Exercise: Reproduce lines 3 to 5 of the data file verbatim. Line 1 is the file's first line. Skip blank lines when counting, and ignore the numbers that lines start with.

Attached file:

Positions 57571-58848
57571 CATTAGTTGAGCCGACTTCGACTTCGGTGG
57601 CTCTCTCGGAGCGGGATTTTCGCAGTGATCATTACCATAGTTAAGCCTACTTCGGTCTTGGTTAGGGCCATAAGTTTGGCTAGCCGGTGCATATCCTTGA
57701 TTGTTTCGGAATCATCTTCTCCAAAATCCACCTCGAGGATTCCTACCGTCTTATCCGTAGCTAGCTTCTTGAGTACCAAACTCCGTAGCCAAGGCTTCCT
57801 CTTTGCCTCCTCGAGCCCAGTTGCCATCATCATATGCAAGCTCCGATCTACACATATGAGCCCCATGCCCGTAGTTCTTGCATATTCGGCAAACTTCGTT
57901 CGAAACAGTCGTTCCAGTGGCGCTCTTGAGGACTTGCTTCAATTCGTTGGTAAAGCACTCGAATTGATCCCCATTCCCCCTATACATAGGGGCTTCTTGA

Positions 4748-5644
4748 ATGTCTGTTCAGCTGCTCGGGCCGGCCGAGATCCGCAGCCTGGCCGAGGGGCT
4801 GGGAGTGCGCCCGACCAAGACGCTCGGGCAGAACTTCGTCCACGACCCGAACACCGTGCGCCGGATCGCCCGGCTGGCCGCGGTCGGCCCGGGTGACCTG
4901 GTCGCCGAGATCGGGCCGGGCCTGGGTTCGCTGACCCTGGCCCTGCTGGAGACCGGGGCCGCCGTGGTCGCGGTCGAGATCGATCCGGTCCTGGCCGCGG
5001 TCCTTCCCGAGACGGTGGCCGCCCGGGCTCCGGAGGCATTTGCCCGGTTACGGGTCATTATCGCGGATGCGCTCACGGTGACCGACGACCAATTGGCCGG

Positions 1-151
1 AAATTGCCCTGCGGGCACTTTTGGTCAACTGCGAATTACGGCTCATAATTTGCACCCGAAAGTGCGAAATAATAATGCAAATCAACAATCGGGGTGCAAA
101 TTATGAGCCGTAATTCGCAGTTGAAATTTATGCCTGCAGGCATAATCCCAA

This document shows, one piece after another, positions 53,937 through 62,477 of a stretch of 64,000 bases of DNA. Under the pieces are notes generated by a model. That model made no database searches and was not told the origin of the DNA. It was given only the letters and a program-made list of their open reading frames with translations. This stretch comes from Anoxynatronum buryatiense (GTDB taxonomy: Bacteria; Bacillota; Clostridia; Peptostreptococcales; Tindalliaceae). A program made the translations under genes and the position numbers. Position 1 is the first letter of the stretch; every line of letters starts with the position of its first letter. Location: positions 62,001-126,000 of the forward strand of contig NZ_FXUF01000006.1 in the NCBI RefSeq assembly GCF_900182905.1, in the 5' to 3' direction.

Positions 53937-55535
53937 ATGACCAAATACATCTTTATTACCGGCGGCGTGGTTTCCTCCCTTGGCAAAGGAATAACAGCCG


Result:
57601 CTCTCTCGGAGCGGGATTTTCGCAGTGATCATTACCATAGTTAAGCCTACTTCGGTCTTGGTTAGGGCCATAAGTTTGGCTAGCCGGTGCATATCCTTGA
57701 TTGTTTCGGAATCATCTTCTCCAAAATCCACCTCGAGGATTCCTACCGTCTTATCCGTAGCTAGCTTCTTGAGTACCAAACTCCGTAGCCAAGGCTTCCT
57801 CTTTGCCTCCTCGAGCCCAGTTGCCATCATCATATGCAAGCTCCGATCTACACATATGAGCCCCATGCCCGTAGTTCTTGCATATTCGGCAAACTTCGTT